What evidence is there that this canonical consciousness seen in the OT texts suddenly disappeared? What evidence is there that the practice of keeping God’s authoritative word at the temple ceased to be a concern of the Jews who lived between Malachi and Jesus?
Arguments from silence based on deductions from fragmentary evidence or translation practices do not overturn the asseverations in 2 Maccabees and Josephus (along with other texts) that there was an authoritative scroll kept at the temple. See Beckwith for full documentation.
First, I find it hard to maintain across the board that the OT authors always “intended” the way they were later used. Part of the rub may come down to what we mean by “intended” (and I am still unsure of the distinction between authorially and literailty intended). Some use the word “intended” to refer to both the human and divine author, while others make distinctions between the author’s communicative intention and the psychological state of the author.
I don’t see any distinction between “authorial intention” and “literary intention.” In fact, I don’t see how you can have literary intention apart from authorial intention.
In my view, the inspiration of the Holy Spirit results in the intention of the human author being the same as that of the divine author. I understand the phrase “sensus plenior” to refer to those cases where the divine author intended more than the human author.
Patrick then writes:
Dr. Hamilton is saying he thinks it needs to be in the author’s intention.
To support the opposite position one only has to show that the authorial intention is not the driving force for one typological example.
Therefore here are some verses that at least put doubt in my mind that authorial intention is always the main factor.
- Did Hosea intend that when he said “Out of Egypt I have called my son” that this would be applied to Jesus? The obvious answer seems to be no. I would affirm that he is taking Exodus themes and that Matthew capitalizes on them and therefore Hosea would have thought Matthew’s appropriation faithful.
- Did Jeremiah know that a voice would be heard in Ramah again of weeping (see Matt 2:18)? Again no. But Matthew as a skillful writer and an expert interpreter saw Jesus as the true Israel and therefore highlighted this pattern.
- Did David know that when he spoke of his garments being divided up and lots cast for his clothing that this would be applied to Jesus (John 19:24)? No, he spoke better than he knew.
- Did David intend that when he recounts a time when they gave him sour wine to drink that this would be applied to Jesus on the cross (John 19:28-30)? No, he spoke better than he knew.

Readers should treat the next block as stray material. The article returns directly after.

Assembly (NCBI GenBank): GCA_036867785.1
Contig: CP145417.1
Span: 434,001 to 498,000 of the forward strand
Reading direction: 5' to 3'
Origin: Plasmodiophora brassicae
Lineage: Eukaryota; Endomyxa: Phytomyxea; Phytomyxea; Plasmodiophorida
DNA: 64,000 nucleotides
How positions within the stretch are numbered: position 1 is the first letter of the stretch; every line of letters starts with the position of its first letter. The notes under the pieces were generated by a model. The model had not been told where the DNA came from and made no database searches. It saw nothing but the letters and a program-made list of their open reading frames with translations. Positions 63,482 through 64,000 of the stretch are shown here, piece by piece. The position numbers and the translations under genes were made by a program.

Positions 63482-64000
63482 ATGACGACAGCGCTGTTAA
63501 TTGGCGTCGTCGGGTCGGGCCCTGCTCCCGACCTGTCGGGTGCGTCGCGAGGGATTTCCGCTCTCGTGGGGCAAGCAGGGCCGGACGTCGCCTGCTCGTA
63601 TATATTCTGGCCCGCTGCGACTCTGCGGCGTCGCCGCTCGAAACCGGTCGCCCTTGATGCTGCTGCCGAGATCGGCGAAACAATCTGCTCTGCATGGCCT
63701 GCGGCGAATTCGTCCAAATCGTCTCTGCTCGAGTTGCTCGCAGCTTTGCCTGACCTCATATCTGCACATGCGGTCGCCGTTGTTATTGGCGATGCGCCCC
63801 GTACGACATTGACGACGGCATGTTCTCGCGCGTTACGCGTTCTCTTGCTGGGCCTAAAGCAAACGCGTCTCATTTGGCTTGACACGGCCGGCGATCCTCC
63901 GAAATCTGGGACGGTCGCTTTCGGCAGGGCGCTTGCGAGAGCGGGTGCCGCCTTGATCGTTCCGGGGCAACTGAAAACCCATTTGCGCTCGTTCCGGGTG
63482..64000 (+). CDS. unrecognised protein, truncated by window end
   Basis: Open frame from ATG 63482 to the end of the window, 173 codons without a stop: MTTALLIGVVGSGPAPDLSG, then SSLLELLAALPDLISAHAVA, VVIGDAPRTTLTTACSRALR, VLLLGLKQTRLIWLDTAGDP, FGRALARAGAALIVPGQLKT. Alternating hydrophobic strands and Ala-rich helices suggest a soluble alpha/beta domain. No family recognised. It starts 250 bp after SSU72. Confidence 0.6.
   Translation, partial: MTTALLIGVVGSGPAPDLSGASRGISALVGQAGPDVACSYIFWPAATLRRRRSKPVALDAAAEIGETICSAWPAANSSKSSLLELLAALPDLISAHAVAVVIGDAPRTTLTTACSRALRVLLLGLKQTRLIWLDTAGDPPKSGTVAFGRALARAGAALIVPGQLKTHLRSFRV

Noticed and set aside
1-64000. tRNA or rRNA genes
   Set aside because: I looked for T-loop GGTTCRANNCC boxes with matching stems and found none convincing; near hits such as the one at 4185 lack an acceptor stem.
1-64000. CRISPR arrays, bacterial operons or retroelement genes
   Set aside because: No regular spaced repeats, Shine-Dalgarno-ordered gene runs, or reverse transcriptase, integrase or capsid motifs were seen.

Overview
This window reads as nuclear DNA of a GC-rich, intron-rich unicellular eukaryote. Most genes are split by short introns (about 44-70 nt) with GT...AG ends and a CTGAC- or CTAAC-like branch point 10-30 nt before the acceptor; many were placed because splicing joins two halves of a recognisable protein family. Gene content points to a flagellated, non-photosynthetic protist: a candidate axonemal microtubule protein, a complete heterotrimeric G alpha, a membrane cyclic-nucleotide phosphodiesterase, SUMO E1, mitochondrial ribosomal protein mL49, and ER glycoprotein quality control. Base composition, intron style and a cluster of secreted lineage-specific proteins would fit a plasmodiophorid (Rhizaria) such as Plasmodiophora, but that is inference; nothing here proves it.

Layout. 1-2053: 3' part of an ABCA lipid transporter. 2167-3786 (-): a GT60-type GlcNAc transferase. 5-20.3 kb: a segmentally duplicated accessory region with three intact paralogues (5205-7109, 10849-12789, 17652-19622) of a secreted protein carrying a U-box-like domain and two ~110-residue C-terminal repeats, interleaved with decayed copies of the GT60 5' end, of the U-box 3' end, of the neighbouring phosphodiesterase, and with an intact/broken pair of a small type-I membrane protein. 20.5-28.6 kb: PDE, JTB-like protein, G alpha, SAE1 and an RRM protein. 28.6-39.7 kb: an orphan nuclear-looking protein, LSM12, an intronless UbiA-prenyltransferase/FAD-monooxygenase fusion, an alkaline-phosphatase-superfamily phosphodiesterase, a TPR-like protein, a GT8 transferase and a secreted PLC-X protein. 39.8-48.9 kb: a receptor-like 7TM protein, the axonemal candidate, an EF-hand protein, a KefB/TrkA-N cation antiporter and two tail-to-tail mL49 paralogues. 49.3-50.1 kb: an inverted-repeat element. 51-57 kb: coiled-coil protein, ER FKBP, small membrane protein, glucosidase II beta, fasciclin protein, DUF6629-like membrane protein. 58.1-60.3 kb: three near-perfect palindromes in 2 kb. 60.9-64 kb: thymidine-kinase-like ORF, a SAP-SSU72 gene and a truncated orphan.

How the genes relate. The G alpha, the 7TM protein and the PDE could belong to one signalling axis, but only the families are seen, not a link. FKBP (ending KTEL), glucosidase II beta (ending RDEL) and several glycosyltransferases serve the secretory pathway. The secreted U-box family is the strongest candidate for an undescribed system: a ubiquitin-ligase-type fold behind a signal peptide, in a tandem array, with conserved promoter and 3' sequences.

- Did Moses intend that the two women Hagar and Sarah are the two covenants (Gal 4:24)? No, Paul makes that jump.
- Peter (1 Peter 1:10-12) speaks of the prophets searching and inquiring carefully…but it was not revealed to them (for it was revealed to them that they were serving not themselves but you). What was revealed to them is that this information was not for them.
- Paul speaks of some things as “mysteries that were kept secret for long ages” (Rom 16:26).
In my view, in doing biblical theology we are attempting to learn and embrace the interpretive perspective of the biblical authors, so these examples are very important. I hold that none of the examples that Patrick cites do what he needs them to do, so I will briefly discuss each in turn. My aim is to show that in each case the intention of the human author of the OT text can be seen to match what the NT author claims about that text.
Hosea 11:1 in Matthew 2:15
The question of whether Hosea intends for this to be applied to Jesus demands too much. Obviously Hosea does not know certain things. It is demonstrable, however, that Hosea refers to the exodus from Egypt because he sees it as a guarantor of the prophesied new exodus from captivity/exile. Hosea 11:5 parallels the sojourn in Egypt with the sojourn in Assyria (and Assyria and Babylon are used interchangeably at points in the OT), then Hosea 11:11 speaks of the return from exile. Hosea indicated in 3:5 that the restoration following the new exodus/return from exile would include a new davidic king.
I contend that Hosea references the exodus from Egypt in 11:1 because he has just spoken of the destruction of the northern kingdom of Israel, with its shrine of Bethel and its wicked king, in 10:16. The covenant-breaking people will be exiled (Hos 10:16), but God brought Israel out of Egypt (11:1) and that guarantees the prophesied return from exile which will entail a new David (3:5).
Hosea intends, then, to prophesy of the new exodus and return from exile. Matthew intends to claim that the events of the life of Jesus parallel the history of Israel, and he intends to present Jesus as the one who brings to fulfillment the prophesied new exodus and return from exile.
Jeremiah 31:15 in Matthew 2:17–18